Oh, and that art exhibition. One of the guests of honour was Jackie Burns, an astronomical and aeronautic artist whose illustrations are frequently ‘fantastika adjacent’, and some of her work is stunning—she does a lot of illustrations in the style of the Ishihara colour vision test, with circles of colour of different sizes resolving to create an image that becomes harder to see the closer you get to it. She wasn’t the only brilliant artist on display, either: I can’t mention everybody, but I’d mention all of them if I could!

Cons transmit a community

More experienced con-ners introduced me to the 5-2-1 rule, which as I understand it (and practised it all weekend) means make sure you eat five meals a day, sleep for no more than two hours, and have at least one drink an hour. Sadly, I can only fantasise about that kind of schedule, as I’m still suffering from fatigue after a bout of Covid around four weeks ago—I had to husband my energies quite carefully (‘Mr. Scott, transfer all power from legs to facial recognition!’).

However, there is so much going on at an event like this that the cognitive load would be too much to go at it flat out, I think, even if I was fully fighting fit. As it was I spent a good few hours of each day in panels and talks, and managed a few viable social interactions as well.

(Pictured left, from the Eastercon Instagram page: community-building through complimenting costumes.)

There was a lot to like at Levitation, and a lot to learn. The most important thing about the whole event for me, however, was the way that it constitutes and transmits a community. This was on my mind going in, so I made sure to attend the opening ceremony, the Hugo nominations session (much excite for Glasgow Worldcon this August!), and the BSFA Awards. This time last year, I was a bit snotty about awards in general, but that’s because I had never witnessed the way that they function as a community celebration in this wonderful literary subculture that I am beginning to find my way into. It was worth the price of membership just to witness the joy, generosity, and mutual jubilation on display during the BSFA Awards ceremony.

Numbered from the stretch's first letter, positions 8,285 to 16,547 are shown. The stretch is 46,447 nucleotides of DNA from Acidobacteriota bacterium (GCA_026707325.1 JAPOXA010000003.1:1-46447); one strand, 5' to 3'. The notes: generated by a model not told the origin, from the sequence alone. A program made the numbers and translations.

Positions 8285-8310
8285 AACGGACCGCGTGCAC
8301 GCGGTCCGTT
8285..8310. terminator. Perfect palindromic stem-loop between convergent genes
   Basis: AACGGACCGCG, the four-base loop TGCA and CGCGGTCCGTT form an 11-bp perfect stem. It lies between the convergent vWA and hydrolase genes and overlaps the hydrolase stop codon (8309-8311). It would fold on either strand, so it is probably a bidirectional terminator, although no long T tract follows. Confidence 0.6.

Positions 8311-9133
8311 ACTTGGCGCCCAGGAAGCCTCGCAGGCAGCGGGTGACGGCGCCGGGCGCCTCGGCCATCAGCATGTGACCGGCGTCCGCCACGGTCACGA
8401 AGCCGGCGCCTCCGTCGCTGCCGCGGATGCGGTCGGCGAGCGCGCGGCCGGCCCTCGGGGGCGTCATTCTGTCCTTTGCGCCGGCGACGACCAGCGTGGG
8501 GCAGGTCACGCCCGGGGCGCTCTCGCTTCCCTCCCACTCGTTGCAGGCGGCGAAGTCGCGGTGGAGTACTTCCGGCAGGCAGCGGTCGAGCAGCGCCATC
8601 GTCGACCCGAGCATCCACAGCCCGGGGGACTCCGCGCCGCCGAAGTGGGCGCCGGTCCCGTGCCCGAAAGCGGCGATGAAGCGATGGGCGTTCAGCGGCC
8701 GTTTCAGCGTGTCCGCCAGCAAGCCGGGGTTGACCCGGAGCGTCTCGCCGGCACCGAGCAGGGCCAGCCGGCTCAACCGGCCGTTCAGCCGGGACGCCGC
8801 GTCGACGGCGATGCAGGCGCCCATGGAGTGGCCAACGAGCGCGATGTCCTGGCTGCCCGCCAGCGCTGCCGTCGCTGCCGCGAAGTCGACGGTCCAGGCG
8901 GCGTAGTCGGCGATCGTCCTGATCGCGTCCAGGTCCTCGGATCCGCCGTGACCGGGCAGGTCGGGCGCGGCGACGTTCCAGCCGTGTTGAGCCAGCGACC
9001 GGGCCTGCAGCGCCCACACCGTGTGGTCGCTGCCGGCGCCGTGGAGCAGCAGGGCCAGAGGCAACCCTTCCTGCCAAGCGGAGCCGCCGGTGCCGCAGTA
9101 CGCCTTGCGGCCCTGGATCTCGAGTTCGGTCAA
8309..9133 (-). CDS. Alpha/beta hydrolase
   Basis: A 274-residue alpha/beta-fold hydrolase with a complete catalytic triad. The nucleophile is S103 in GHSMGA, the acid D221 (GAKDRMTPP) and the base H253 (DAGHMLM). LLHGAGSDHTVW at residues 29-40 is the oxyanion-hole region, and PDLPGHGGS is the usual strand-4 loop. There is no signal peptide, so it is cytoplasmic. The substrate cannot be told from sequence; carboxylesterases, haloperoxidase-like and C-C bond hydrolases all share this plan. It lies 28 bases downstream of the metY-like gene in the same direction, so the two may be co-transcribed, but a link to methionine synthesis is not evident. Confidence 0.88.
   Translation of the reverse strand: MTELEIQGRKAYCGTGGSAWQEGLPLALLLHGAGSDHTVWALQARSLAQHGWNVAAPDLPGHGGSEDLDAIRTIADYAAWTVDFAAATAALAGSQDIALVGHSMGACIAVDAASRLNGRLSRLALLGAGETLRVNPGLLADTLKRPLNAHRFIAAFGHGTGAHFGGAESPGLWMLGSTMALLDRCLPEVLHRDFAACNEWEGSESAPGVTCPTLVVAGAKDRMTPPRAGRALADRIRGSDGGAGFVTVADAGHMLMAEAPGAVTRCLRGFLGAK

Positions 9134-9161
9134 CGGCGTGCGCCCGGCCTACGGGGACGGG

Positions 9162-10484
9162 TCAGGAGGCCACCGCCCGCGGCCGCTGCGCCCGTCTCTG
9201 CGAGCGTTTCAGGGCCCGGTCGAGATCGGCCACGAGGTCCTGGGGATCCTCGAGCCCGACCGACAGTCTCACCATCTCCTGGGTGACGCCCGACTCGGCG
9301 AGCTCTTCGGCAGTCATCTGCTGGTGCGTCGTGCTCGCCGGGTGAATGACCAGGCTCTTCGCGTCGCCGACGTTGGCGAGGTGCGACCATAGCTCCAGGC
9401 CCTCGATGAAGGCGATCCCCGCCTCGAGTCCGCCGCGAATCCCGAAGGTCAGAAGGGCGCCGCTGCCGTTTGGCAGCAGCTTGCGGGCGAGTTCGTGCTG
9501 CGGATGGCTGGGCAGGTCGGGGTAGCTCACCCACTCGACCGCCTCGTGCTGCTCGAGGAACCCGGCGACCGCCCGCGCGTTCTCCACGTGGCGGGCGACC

I’m never too sure what the future will bring, and I’m just embarking on a career as a writer, so who knows where I’ll be this time next year? Published? Unpublished? Celebrated? Resentful? Famous? Drunk? What I do know, is where my people are at, and where I’ll be spending most of my Easters from now on.

Meet the author

Oliver Arditi is a fantasy writer, with a particular interest in worldbuilding and constructed languages. He’s bringing a long-term project to fruition, and now has a complete draft of a novel set in the world he’s been building for several decades—all he has to do now is persuade someone to read it. He’s also trying his hand at short fiction, writes the occasional bit of non-fiction, and can be found online at oliverarditi.com.

He joined the BFS last year, and it was one of the best things he’s ever done.

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3 responses to “I Used To Be Unconventional: An Eastercon reflection”

  1. John Coxon avatar
    John Coxon

    Just a quick observation! Eastercon isn’t the BSFA’s convention, and hasn’t been since I’ve been going – the BSFA run events at Eastercon, but the two are separate.

    1. Lauren McMenemy avatar

      Thanks for the clarification! I’ve made an edit to reflect that.

  2. Sandra Bond avatar

    And to prove – perhaps – your point about Eastercon being aware of its own history, the last Eastercon directly organised by / responsible to the BSFA appears to have been in 1966.